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Diamond Clarity - One of the 4 C's To Consider

Here's what you need to know about the clarity of a diamond...

So, Why Is Clarity Important?

Natural diamonds are the result of carbon exposed to tremendous heat and pressure deep in the earth. This process can result in a variety of internal characteristics called 'inclusions' and external characteristics called 'blemishes.

Evaluating diamond clarity involves determining the number, size, relief, nature, and position of these characteristics, as well as how these affect the overall appearance of the stone. While no diamond is perfectly pure, the closer it comes, the higher its value.

Many inclusions and blemishes are too tiny to be seen by anyone other than a trained diamond grader. To the naked eye, a VS, and an SI2 diamond may look exactly the same, but these diamonds are quite different in terms of overall quality. This is why expert and accurate assessment of clarity is extremely important.

The GIA Clarity Scale has six categories, some of which are divided, for a total of 11 specific grades.


No inclusions and no blemishes are visible to a skilled grader using 10x magnification


No inclusions and only blemishes are visible to a skilled grader using 10x magnification


Minute inclusions that range from extremely difficult to very difficult to see are visible to a skilled grader using 10x magnification


Minor inclusions that range from difficult to somewhat easy to see are visible to a skilled grader using 10x magnification


Noticeable inclusions that range from easy to very easy to see are visible to a skilled grader using 10x magnification

  • INCLUDED (I1, I2, AND I3)

Obvious inclusions are visible to a skilled grader using 10x magnification and may affect transparency and brilliance

Frequently Asked Questions

Question 1:

Q: What clarity is the best?

A: We recommend that you select an "eye-clean" diamond — one that has no inclusions visible to the unaided eye. An excellent value, diamonds of this clarity are much less expensive than IF- or FL-grade diamonds and typically do not contain visible inclusions that detract from the beauty of the diamond. If you're considering an SI grade diamond, call to speak to a diamond and jewelry consultant who will review the diamond to ensure the inclusions are not visible with the unaided eye. But, if you'd rather not compromise on clarity yet are budget conscious, choose a diamond with a good cut and G or H color.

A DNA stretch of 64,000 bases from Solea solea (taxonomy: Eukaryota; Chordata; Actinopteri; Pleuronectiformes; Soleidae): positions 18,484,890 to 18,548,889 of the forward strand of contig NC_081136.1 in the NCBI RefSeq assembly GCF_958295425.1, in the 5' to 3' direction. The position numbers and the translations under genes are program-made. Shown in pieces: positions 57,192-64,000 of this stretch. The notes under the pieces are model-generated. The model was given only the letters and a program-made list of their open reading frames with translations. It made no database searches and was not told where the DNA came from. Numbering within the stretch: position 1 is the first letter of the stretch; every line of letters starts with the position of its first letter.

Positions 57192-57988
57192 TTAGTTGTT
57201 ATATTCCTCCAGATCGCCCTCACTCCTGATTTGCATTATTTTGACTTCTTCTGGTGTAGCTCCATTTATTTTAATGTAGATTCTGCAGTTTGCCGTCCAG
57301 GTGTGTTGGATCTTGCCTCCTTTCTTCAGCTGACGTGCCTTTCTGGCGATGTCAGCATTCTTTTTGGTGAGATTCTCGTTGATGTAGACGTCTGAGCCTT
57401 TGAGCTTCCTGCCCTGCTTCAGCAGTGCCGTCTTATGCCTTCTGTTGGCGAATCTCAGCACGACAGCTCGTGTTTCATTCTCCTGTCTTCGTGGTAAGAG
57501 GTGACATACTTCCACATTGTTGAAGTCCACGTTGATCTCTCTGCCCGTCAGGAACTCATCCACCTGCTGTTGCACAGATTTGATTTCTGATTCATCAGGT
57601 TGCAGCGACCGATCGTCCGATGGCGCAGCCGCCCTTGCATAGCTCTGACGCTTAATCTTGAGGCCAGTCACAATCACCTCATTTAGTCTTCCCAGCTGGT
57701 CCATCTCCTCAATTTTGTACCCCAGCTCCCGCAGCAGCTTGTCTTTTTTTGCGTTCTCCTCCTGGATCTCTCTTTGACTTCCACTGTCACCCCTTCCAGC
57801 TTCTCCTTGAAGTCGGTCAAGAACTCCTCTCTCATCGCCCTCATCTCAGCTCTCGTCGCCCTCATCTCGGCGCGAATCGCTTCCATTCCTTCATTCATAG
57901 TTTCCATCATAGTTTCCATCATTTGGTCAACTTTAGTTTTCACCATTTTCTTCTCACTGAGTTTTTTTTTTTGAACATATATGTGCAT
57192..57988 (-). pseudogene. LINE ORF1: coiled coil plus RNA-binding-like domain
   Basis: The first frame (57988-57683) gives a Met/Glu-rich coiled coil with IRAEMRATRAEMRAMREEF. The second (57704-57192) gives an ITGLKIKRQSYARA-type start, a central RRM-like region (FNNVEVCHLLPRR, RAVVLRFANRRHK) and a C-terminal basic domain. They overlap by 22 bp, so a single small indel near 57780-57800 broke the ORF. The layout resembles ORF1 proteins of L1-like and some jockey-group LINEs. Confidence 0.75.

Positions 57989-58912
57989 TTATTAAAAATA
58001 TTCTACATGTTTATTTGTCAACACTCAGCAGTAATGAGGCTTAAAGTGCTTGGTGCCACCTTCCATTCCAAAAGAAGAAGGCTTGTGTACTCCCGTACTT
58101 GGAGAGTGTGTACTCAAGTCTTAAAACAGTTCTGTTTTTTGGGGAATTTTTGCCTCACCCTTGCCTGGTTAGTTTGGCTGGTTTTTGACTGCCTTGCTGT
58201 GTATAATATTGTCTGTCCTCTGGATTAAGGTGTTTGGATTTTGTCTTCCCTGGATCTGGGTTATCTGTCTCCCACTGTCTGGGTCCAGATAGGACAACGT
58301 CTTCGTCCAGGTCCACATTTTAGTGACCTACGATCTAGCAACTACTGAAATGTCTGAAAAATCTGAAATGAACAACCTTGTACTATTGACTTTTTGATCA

Question 2:

Q: How did the GIA Clarity Scale come to be?

A: Like the color scale, the GIA Clarity Grading System developed because jewelers were using terms that could be misinterpreted, such as "loupe clean" or "piqué." Today, if you buy a diamond somewhere else in the world, the jeweler will most likely use terms like VVS, or SL, even if his or her language is French or Japanese instead of English.

Question 3:

Q: What causes inclusions?

A: Small crystals can become trapped in a diamond when it's forming. Sometimes as a crystal grows it can develop irregularities in its atomic structure.

Question 4:

Q: How is diamond clarity evaluated?

A: Diamond clarity is graded under standard viewing conditions with 10x magnification. The preliminary GIA grader carefully examines the diamond in order to identify clarity/finish characteristics and evidence of any clarity treatments, such as fracture filling or laser drilling. A minimum of two GIA graders assign their impression of the diamond's clarity, polish, and symmetry. Next, they plot the clarity characteristics on the diagram most representative of the diamond's shape and faceting style.